Text: Thomas Masuch, 24 October 2023
In the field of synthetics, 3D-printer manufacturers are set to showcase a wide range of innovations and world premieres at Formnext 2023.
New 3D printers and innovative additive technologies are at the heart of every Formnext event, and the 2023 edition will be no different. In fact, there are so many of them this year that we couldn’t possibly fit them into just one article. To give you the clearest overview we can, we’ve divided the area of additive hardware into three sections: metals, synthetics, and other materials.
This article covers breakthroughs in the field of synthetics, which continue to impress with their high level of innovation and range of potential applications. Bosch, for instance, is demonstrating its new printing process for injection molding granulate for the first time; Photocentric is unveiling the world’s largest LCD printer; and Venox plans to present a method of continuous fiber placement in open space. In addition, the start-up Reinforce 3D has developed a technology for reinforcing 3D-printed components with continuous fibers following the actual printing process. And finally, Metrom is set to illustrate the capabilities of modern AM materials by milling 3D-printed metal parts live at Formnext using a miniature milling machine.
Printing “unprintable” materials for injection molding
Bosch Industrial Additive Manufacturing is taking advantage of injection molding granules for AM and will be presenting a corresponding 3D printer for the first time, along with its patented printing process. The company wants to make 3D printing scalable while also utilizing materials that were previously unprintableCurrently, injection molding pellets made of materials such as PA6 GF30 (polyamide with a glass fiber content of 30 percent), PP GF50 (polypropylene with a glass fiber content of 50 percent), and PA6 GF 25 FRT (a polyamide 6 PA blend with 25-percent glass fiber content that is certified flame-retardant) can be printed.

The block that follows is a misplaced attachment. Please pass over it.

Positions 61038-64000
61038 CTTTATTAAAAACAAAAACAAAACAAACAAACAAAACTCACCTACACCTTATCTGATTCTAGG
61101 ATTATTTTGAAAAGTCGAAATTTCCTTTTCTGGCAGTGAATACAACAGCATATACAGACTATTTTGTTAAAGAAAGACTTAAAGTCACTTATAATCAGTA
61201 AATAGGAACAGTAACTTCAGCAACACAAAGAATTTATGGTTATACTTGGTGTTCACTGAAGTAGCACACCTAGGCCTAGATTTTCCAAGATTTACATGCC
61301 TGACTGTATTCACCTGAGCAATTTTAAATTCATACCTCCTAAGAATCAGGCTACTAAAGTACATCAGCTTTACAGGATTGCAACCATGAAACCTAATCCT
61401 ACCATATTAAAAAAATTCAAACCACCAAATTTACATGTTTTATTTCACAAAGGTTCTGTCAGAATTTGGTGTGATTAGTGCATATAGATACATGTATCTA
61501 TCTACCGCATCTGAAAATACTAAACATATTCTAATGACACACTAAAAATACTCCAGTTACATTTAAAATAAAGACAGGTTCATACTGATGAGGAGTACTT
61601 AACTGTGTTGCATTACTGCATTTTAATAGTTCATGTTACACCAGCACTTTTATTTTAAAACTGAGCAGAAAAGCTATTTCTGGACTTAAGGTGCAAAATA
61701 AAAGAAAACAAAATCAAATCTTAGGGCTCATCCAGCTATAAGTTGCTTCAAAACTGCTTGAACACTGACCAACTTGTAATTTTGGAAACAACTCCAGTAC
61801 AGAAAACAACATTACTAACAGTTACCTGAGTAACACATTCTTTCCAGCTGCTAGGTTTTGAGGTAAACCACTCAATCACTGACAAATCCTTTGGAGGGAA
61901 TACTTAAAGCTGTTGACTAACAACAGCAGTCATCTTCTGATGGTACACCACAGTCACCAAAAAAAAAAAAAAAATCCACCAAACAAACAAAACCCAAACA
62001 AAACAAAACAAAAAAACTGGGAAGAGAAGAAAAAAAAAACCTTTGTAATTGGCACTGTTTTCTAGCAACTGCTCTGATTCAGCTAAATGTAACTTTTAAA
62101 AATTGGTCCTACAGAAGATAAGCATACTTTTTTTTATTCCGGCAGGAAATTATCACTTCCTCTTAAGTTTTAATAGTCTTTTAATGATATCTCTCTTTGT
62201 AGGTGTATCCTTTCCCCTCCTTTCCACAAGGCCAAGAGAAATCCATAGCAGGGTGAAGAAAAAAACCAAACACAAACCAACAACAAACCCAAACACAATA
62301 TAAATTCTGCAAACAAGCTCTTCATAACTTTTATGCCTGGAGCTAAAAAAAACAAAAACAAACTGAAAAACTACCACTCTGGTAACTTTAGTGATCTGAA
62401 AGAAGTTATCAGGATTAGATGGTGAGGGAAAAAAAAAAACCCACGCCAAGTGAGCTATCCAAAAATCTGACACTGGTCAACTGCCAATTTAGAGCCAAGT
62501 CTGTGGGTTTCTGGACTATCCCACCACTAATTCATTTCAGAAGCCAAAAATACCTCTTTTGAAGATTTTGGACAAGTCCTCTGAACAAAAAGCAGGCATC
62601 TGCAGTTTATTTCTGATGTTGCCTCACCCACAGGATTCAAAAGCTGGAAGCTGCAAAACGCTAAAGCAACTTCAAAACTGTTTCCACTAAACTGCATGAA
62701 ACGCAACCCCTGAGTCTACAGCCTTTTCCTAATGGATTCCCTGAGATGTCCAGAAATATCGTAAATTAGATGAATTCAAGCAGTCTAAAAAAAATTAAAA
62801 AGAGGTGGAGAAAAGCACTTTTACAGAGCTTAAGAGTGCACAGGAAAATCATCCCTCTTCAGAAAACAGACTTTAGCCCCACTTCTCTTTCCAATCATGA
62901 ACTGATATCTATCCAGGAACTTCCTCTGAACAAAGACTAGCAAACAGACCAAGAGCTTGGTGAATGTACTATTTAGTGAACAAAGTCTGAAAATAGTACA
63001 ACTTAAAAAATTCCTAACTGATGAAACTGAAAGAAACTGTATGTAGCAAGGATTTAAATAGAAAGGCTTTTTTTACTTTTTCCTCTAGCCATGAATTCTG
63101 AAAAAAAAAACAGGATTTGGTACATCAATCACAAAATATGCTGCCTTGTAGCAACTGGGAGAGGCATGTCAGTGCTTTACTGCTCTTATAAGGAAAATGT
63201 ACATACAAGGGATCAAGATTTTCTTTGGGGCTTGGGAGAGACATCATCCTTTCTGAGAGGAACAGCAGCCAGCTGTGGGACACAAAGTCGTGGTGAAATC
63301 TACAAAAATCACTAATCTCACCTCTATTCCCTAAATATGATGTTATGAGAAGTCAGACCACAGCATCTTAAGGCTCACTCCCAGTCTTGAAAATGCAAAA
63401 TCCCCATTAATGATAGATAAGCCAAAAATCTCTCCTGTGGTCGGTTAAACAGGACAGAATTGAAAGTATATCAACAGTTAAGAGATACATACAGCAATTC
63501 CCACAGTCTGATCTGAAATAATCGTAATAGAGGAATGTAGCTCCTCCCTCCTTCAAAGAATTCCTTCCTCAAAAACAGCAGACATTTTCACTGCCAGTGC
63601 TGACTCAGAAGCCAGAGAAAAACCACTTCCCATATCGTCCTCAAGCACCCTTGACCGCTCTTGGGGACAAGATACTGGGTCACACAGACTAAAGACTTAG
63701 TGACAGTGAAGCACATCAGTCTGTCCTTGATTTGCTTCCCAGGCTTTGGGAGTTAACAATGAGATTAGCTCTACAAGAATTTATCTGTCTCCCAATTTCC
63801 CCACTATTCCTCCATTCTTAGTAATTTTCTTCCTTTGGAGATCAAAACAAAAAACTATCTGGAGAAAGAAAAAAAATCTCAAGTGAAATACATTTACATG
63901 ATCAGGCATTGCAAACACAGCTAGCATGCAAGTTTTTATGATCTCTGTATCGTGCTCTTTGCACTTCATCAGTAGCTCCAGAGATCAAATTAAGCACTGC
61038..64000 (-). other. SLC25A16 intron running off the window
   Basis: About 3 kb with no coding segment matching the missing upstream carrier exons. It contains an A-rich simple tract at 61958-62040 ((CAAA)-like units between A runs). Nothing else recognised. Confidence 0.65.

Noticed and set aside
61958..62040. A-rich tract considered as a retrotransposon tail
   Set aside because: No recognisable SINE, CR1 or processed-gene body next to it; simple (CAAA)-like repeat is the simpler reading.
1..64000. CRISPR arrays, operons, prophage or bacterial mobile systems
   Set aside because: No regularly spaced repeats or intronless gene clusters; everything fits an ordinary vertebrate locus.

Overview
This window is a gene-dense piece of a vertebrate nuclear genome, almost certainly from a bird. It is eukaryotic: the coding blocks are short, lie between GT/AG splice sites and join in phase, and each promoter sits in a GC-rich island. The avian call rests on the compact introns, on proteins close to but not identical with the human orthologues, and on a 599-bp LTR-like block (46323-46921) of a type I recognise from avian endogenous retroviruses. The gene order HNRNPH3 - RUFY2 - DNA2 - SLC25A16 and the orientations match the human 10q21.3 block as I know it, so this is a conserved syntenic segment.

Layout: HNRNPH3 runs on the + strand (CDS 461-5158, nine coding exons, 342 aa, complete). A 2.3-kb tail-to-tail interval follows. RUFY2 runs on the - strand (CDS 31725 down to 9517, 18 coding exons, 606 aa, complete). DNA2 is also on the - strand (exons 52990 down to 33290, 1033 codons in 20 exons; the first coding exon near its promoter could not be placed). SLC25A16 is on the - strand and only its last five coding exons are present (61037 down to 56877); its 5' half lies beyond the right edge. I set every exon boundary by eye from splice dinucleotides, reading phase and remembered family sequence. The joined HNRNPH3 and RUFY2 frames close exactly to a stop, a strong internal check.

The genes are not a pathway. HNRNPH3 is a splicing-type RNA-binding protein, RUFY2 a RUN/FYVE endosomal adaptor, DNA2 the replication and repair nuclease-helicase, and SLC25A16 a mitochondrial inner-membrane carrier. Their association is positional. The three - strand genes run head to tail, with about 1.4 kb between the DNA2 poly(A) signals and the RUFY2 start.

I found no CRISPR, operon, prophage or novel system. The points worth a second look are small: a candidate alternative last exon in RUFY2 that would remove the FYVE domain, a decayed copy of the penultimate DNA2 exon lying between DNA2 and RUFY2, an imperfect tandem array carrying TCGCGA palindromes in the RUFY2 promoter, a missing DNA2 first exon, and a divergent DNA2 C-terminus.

Laying continuous fibers freely in space
The start-up Venox Systems GmbH will be showcasing the potential of its latest 3D printer, V-REX. The innovation of the V-REX lies in the possibility to lay continuous fibers freely in space. Thanks to its five-axis design, the printing direction can be adjusted in all the fiber directions required, enabling a load-path-compliant fiber layout.
The world's largest LCD printer
Photocentric will unveil the world's largest LCD printer, the Liquid Crystal Titan, for the first time at Formnext 2023. The Titan combines a build volume of 700 x 395 x 1200mm with high resolution, achieving a pixel pitch of 91 microns across its entire surface. The 8k (7660 x 4320 pixels) screen provides control of over 33 million pixels, which makes it possible to convert huge amounts of liquid into solid material in a short time.
Reinforcing after printing
The Spanish start-up Reinforce3D has developed a new manufacturing technology for fiber-reinforced components, the Continuous Fibre Injection Process (CFIP), and will be showcasing its new Delta machine at Formnext 2023. CFIP reinforces 3D-printed components with continuous fibers by injecting tubular cavities into them. Resin containing the fibers is then injected deep into these cavities, where they strengthen the structure of the part after the resin has cured.
A machine frame straight from the printer
Metrom is demonstrating just how powerful reinforced 3D-printed plastics are. The company will showcase a machine frame for a Metrom Pentapod that was produced using the SEAM (FGF) process. Through additional optimization of the frame’s geometry, the working space was simultaneously increased by a factor of 1.5. Production costs were also reduced by 50 percent and the turnaround time for the frame was shortened from 3.5 weeks to just one. At Formnext 2023, Metrom will mill a 3D-printed metal part on the machine.
Numerous other highlights and premieres for Formnext 2023 can be found in the trade show issue of FonMag.
- Additive Manufacturing
- Formnext News
- Component processing